The last example demonstrates the possibilities of using a DLI to enhance player-missile graphics. Believe it or not, the effect that is shown is achieved by using just one player and one DLI. The way it works is that the player image data is first read into six different areas in the player-0 memory map (corresponding to six vertical positions on the screen) and the DLI code set on six DL mode lines. The DLI is table driven and each time it is called changes the colour, size, horizontal position and priority registers. A simple VBI routine is used to move the player horizontally (source code in Listing 16). In this third example, there is an inbuilt delay (line 210) to show you the effect before the DLI is enabled. Because the DLI is table driven, you can experiment with it and see what effects are produced. The four tables are in lines 310-380 and can all be altered. The position table is not one of absolute positions, but of offsets from the horizontal position stored temporarily in location 204, and then put into the player-0 position register at 53248.

Next issue, in the concluding part of this series, Steve Pedler looks at some advanced uses of the Display List including scrolling.

Listing 13

10 *=$0600
20 ;equates
30 WSYNC=$D40A ;sync register
40 COLPF2=$D018 ;background colour
50 ;dli service routine
60 PHA ;save accumulator
70 LDA #$FC ;new colour (yellow)
80 STA WSYNC ;wait for horizontal sync
90 STA COLPF2 ;do the new colour
0100 PLA ;restore accumulator
0110 RTI ;return control to processor
0120 .END

Listing 14

10 *=$0600
20 ;equates
30 WSYNC=$D40A
40 AUDF1=$D200 ;audio frequency #1
50 COUNTER=$CB ;temporary counter
60 ;dli service routine
70 PHA ;save accumulator

80 LDA COUNTER ;get frequency

90 STA WSYNC ;wait for horizontal sync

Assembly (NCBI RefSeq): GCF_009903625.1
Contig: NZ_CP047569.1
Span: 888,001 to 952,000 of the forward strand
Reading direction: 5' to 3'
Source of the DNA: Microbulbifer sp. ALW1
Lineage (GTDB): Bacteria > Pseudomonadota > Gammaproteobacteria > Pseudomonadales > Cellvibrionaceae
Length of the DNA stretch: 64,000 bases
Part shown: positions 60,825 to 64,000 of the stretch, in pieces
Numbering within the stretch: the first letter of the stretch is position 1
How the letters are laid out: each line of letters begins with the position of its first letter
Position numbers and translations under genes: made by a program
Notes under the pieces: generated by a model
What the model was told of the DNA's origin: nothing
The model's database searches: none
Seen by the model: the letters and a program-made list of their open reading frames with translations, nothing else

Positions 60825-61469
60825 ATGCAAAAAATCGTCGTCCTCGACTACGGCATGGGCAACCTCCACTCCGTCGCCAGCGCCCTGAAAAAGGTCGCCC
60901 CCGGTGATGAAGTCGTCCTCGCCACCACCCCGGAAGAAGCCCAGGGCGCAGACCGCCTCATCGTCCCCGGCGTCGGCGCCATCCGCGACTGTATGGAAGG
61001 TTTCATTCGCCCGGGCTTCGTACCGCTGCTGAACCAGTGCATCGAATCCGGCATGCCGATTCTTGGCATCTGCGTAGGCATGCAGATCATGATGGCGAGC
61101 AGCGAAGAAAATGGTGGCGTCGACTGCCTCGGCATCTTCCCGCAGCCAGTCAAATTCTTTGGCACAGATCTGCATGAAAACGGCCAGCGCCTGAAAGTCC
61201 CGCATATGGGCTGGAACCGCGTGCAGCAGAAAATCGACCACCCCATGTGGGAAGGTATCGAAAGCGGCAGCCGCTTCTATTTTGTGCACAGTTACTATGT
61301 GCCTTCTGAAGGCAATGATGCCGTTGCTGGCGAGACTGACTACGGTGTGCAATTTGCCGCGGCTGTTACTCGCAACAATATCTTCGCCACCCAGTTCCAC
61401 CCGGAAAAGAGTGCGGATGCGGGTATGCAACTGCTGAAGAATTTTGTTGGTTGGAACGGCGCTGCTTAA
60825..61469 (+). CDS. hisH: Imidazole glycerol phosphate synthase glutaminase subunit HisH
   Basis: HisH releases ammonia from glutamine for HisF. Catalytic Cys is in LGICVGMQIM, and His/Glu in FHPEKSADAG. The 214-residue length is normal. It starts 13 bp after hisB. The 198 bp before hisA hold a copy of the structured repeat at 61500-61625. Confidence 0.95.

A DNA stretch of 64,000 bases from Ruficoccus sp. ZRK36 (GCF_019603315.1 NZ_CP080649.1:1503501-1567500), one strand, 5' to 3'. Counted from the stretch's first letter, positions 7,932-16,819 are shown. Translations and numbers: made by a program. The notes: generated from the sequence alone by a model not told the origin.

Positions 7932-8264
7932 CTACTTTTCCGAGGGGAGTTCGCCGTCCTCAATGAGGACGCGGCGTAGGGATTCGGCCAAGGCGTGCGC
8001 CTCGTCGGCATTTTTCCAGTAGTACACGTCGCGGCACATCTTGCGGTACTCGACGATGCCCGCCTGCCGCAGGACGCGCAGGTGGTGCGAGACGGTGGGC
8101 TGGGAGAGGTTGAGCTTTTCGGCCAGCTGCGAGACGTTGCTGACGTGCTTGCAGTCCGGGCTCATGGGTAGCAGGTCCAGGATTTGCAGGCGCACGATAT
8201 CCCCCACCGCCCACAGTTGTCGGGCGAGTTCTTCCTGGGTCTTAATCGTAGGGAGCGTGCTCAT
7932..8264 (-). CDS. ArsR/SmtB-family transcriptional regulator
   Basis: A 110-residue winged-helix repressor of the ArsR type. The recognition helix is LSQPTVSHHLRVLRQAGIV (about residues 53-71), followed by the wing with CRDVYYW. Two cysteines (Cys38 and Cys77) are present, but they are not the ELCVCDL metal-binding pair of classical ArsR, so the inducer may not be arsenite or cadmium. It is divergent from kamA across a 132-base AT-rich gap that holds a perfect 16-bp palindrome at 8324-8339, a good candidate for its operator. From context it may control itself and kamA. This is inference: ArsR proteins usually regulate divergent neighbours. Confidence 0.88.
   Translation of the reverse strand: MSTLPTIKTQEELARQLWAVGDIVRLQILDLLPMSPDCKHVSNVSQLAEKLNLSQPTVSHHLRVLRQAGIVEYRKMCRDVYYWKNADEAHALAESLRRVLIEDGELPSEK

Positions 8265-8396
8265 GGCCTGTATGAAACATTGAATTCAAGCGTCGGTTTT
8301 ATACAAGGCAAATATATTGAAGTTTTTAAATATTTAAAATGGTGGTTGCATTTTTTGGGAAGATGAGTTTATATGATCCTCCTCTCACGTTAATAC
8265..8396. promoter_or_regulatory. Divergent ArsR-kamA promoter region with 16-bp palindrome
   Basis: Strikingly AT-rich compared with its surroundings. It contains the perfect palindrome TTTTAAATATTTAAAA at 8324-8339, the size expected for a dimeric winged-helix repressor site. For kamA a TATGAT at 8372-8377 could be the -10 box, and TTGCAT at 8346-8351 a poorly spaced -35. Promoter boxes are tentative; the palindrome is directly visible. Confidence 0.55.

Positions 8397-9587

0100 STA AUDF1 ;change frequency
0110 INC COUNTER ;increase the frequency counter
0120 PLA ;restore accumulator
0130 RTI ;return control to processor
0140 .END

Listing 15

10 *=$0600
20 ;equates
30 HPOSP0=$D000 ;horiz. position register, player zero
40 OFFSET=$CB ;offset counter into tables
50 SIZEP0=$D008 ;size of player zero
60 COLP0=$D012 ;colour of player zero
70 WSYNC=$D40A
80 PRIOR=$D01B ;priority register
90 POSTEMP=$CC ;temporary position counter
0100 PHA ;save accumulator
0110 TXA ;save x-register
0120 PHA
0130 PHP ;save status register
0140 LDX OFFSET ;get the offset into the tables
0150 LDA POSTEMP ;temporary position counter
0160 CLC ;clear carry

0170 ADC POSTAB,X ;add the position value

0180 STA WSYNC ;wait for horizontal sync
0190 STA HPOSP0 ;do the new position
0200 LDA COLTAB,X ;get the new colour
0210 STA COLP0 ;and carry it out
0220 LDA SIZTAB,X ;get the new size
0230 STA SIZEP0 ;and carry it out
0240 LDA PRIORTAB,X ;get the new priority
0250 STA PRIOR ;and do it
0260 INC OFFSET ;increase the offset
0270 PLP ;restore processor status
0280 PLA
0290 TAX ;restore x-register
0300 PLA ;restore accumulator
0310 RTI ;return control to processor
0320 ;value tables follow
0330 POSTAB .BYTE 30,50,150,175,75,10
0340 COLTAB .BYTE 14,170,204,74,136,86
0350 SIZTAB .BYTE 1,0,1,3,0,1
0360 PRIORTAB .BYTE 1,8,1,4,8,1
0370 .END

Listing 16

10 *=$0680
20 ;equates
30 HPOSP0=$D000
50 XITVBV=$E462 ;vbi exit vector
60 POSTEMP=$CC ;temporary position counter
70 TIMER=$14 ;internal realtime clock
80 OFFSET=$CB ;offset into tables
90 SIZEP0=$D008
0100 ;initialize vbi
0110 PLA ;number of arguments
0120 LDA #7 ;deferred vbi
0130 LDY #VBROUT&255 ;lo-byte
0140 LDX #VBROUT/256 ;hi-byte
0150 JSR SETVBV ;enable vbi
0160 RTS ;back to BASIC

0170 VBROUT ;start of vbi routine

0180 LDA #0
0190 STA OFFSET ;reset offset counter
0200 STA SIZEP0 ;and size register
0210 ;colour and priority are reset by system vb routine from shadow register
0230 AND #1 ;slow things down a bit
0240 ;move by one colour clock every other jiffy
0260 INC POSTEMP ;increase the temporary position counter
0280 STA HPOSP0 ;and store it in position register
0290 EXIT
0310 .END